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Photo

How your Fellowship pens were made...


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34 replies to this topic

#1 winedoc

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Posted 31 July 2009 - 21:46

Danitrio were kind enough to forward these pictures and descriptions, so I thought some of you might be interested in finding out how the pens were made, so here we go....

Use Yakogai (green snail or marble turban) painted the shape of flowers with Chinese ink on the back side. The shells are only 0.1mm thick scratched into shape of Kikyo (Chinese bellflower) by a needle.


The scratched shells are covered by masking tape, and then precisely cut into the wanted shapes The tape pasted on the shells hard to peel off. Then, Urushi is painted on the back side and pasted and press onto the pen and through the tape. When the Urushi is dried, the tape will be taken off from the pen. Then Urushi is painted on the shells and it will be burnished when dried.


Braided Hat. Use Komaru Fude (small space painting brush) to paint with Jinuri Urushi (Urushi mixed with Indian red ) and raise the shape of the hat.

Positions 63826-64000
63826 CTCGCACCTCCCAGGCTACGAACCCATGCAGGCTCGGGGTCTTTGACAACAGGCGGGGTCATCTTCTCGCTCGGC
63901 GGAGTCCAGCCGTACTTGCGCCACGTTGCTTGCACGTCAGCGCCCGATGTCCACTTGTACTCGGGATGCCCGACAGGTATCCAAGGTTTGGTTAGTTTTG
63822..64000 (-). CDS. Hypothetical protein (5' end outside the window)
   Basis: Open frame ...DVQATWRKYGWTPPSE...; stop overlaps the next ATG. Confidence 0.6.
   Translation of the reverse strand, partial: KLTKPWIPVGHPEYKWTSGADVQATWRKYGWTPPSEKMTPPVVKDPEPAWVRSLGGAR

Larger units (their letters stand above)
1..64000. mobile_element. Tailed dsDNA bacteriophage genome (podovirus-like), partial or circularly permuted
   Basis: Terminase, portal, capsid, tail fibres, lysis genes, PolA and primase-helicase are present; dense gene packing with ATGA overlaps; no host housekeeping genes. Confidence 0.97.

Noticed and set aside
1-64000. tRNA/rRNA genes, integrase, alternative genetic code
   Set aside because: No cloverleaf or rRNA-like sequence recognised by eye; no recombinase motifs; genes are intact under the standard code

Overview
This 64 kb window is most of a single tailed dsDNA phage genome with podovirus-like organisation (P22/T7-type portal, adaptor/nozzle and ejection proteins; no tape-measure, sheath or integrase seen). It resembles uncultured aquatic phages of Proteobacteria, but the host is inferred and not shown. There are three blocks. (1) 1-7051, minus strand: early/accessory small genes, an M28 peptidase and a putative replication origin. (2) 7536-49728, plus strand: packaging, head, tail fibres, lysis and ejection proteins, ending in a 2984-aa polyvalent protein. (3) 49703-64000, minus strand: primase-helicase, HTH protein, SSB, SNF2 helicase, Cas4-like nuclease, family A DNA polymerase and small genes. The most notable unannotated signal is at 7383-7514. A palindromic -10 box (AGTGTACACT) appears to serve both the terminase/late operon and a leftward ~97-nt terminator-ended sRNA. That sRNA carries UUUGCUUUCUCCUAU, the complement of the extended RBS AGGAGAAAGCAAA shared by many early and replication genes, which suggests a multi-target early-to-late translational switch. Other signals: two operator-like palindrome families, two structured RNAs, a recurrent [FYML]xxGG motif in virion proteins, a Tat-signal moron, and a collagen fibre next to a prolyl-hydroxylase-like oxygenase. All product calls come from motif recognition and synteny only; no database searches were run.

Raise the above braided hat with charcoal powder, and Urushi is painted on the raised part.


The above raised part is painted with Rose Urushi (Roiro Urushi mixed with clued Urushi by 50/50) And this part will be burnished when the Urushi dried.


Waraji (straw sandals) Start painting with Urushi on the sandals, tiny space painting with Saki-shiro, brush with a springy white tip good for curved or circle line painting.


#6 size Gold powder is sprinkled on the sandals with a tube.


Use high quality Roiro Urushi to paint very thinly on the powder sprinkled sandals.


The above burnished braided hat is raised again with Urushi. The surface is polished with charcoal when the Urushi dried. Then, crude Urushi is used to rub the surface.


Hamaguri (clam) is also raised with Urushi.


Gold powder is sprinkled on the braided hat. Then, use very fine brushes (Neji-fude and Saki-shiro Fude) paint evenly and very thinly on it, and followed by #6 gold powder sprinkling on it when the Urushi was going to dry.